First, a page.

Sit down over the weekend, get a vagrant box sorted out for them, show them how wrong they were and get a rise.


Nope it does not.

On a system that doesn't have the command "chmod"
chmod +x doesn't mean shit.

Using linux-commands as shorthand for English in tutorials, is a bad idea.

....oh never-mind I give up.
Plus, the useless "flat design" on this new comment-system makes it really hard to see who is responding to what.

I'm sure there is some useful info somewhere here, but i don't have the time to play puzzle-master with it.


You seem like a very angry person.


That's not particularly helpful however...

Don't be so pedantic. Surely you've dealt with .nix systems enough to know your OS choice's equivalent command. Unlike computers humans are capable of and expected to be able understand instructions even when somewhat poorly worded, which this wasn't.

Things will get better as more people get used to how this particular system works. As you can see from this post quoting is possible, but it isn't done the same way - it is intuitive since I stumbled into it by accident. You highlight the text you want to quote and a "quote in reply" button will appear - just click it.

Anyway what does the Discourse software have to do with the main topic?


Great tool but it needs to be able to run on huge projects as now it can generate ~20Mb html report in one file and browser will not be able to read it.


While I agree that one may end up in browser deadlock over the size of the report, I think it isn't really supposed to be used for that. I'd rather use it to check my components, modules - not entire suites. Select a part of your app you want to test, and test just that. If you've built your app well, you can probably divide it up into independently testable parts, and this is where this tool really shines, taking an incremental approach to optimization.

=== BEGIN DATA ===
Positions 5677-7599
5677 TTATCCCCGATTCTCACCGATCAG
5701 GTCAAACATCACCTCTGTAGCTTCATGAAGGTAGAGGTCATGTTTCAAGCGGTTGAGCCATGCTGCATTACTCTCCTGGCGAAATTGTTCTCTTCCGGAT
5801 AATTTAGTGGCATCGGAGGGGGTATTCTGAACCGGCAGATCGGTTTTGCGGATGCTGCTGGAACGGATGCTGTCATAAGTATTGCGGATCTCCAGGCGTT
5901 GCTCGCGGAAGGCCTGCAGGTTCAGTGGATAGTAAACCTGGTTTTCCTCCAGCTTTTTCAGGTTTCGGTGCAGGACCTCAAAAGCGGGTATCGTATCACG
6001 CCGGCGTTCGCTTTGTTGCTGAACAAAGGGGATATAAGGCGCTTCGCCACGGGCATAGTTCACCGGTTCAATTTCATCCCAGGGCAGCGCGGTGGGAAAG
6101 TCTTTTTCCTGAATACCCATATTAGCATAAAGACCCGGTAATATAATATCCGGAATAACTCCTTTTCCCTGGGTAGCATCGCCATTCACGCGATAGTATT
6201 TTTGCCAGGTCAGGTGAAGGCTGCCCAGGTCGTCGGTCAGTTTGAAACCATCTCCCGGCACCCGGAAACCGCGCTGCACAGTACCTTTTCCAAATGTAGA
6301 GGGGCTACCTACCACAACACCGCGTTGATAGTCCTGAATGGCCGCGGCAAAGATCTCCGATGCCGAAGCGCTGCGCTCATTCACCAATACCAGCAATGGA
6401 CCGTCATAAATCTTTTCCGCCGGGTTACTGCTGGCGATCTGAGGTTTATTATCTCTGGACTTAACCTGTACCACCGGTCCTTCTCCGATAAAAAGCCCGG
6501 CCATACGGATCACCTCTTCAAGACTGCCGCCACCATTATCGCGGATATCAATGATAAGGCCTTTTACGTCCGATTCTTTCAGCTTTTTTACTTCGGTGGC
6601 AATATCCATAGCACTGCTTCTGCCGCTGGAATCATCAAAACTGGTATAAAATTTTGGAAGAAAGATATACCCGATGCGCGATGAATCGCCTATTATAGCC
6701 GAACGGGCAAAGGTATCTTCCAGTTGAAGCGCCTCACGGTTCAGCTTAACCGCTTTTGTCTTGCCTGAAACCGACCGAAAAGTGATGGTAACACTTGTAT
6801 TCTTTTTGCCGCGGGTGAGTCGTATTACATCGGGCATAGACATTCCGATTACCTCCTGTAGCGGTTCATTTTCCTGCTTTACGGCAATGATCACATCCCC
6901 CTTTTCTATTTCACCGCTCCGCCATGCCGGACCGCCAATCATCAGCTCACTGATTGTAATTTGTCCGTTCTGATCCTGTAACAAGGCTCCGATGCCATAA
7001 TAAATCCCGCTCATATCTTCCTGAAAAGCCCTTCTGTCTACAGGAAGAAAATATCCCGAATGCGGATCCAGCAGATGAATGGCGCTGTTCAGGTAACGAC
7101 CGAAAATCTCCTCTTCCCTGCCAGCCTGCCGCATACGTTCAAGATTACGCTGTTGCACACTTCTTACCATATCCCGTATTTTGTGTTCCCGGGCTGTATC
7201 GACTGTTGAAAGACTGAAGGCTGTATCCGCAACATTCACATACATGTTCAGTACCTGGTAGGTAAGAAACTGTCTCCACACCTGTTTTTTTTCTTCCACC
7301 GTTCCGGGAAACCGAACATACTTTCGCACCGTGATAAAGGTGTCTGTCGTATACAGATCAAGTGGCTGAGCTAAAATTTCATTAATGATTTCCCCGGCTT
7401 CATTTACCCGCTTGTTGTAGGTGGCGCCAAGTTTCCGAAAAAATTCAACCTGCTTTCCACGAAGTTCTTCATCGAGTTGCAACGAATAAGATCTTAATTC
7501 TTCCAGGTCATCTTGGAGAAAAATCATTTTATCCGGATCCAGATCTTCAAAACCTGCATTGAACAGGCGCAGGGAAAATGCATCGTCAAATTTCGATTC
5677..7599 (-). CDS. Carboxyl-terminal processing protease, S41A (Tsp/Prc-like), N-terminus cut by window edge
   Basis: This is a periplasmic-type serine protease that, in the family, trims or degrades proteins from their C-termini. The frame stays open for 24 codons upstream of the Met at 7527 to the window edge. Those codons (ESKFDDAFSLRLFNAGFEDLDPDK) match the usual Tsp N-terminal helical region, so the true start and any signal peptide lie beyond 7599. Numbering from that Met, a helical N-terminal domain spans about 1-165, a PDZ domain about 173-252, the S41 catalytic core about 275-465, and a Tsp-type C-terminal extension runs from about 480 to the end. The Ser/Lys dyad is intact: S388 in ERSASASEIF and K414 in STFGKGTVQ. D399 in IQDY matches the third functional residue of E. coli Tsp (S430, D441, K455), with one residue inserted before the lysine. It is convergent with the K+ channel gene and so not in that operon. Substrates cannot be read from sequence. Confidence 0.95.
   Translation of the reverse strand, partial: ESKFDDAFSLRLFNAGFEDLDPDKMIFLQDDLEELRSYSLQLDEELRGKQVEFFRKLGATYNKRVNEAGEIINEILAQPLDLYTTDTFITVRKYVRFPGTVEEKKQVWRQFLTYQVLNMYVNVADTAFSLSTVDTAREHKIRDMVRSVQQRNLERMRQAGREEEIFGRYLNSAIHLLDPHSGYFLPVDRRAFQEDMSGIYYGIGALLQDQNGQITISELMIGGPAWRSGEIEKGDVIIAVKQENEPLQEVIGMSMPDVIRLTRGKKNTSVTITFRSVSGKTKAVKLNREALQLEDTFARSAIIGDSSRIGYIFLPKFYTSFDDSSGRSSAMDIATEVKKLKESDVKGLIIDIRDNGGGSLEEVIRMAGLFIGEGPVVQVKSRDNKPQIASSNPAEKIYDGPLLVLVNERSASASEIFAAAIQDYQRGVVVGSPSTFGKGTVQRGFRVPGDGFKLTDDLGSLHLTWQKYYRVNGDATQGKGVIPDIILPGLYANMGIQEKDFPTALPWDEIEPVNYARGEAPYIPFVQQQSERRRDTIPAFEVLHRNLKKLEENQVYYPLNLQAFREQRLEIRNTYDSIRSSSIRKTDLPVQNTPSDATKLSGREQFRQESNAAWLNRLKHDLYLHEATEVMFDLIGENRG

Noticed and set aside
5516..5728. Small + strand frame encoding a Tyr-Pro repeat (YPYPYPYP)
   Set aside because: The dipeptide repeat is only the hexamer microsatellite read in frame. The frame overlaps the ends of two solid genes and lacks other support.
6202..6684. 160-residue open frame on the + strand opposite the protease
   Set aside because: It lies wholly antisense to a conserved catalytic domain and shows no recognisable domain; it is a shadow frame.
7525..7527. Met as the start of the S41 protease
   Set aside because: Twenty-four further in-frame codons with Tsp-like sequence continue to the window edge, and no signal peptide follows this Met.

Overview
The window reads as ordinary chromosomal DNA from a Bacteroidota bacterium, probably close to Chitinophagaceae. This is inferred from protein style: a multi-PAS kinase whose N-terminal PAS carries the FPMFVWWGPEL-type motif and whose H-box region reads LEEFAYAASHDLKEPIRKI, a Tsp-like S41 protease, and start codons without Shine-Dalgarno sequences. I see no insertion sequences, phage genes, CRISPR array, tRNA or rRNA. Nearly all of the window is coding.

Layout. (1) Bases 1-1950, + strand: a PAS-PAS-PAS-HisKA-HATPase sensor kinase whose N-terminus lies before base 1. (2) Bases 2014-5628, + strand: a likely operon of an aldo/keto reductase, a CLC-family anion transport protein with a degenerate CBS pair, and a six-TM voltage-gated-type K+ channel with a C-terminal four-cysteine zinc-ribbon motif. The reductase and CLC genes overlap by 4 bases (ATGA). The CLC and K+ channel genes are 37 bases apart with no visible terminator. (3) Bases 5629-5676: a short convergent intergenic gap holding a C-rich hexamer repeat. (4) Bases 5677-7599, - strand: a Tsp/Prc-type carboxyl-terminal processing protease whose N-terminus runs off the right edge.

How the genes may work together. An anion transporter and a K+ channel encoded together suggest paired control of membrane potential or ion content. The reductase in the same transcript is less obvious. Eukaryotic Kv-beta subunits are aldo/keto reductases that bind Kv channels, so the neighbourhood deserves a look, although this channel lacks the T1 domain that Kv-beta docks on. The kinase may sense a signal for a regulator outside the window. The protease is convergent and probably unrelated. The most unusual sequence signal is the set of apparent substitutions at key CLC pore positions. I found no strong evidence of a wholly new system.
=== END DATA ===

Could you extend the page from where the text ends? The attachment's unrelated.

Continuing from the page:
I signed up for an account simply to ask you to not be so condescending when you help people. It is confusing -- you show altruism by helping, but then randomly treat the people with questions like idiots. I don't get it.

Phrases like these:

your frustration as caused by your failing to keep up

without even the most basic terminal knowledge you'll never get a serious web development job, I guarantee this

You seem like a very angry person.

... completely unhelpful noise to any future reader who finds this thread through Google, and not a very good example of how peers ought to treat each other. Thanks for the article, and thanks for the discussion, but please, can you work on the tenor and tone of the interactions that follow? I'm reading this thread, wincing. Take care.


You're absolutely right, I apologize to you and all future readers who run into this topic. I'll work on my skin thickness and try harder to retain composure in the future.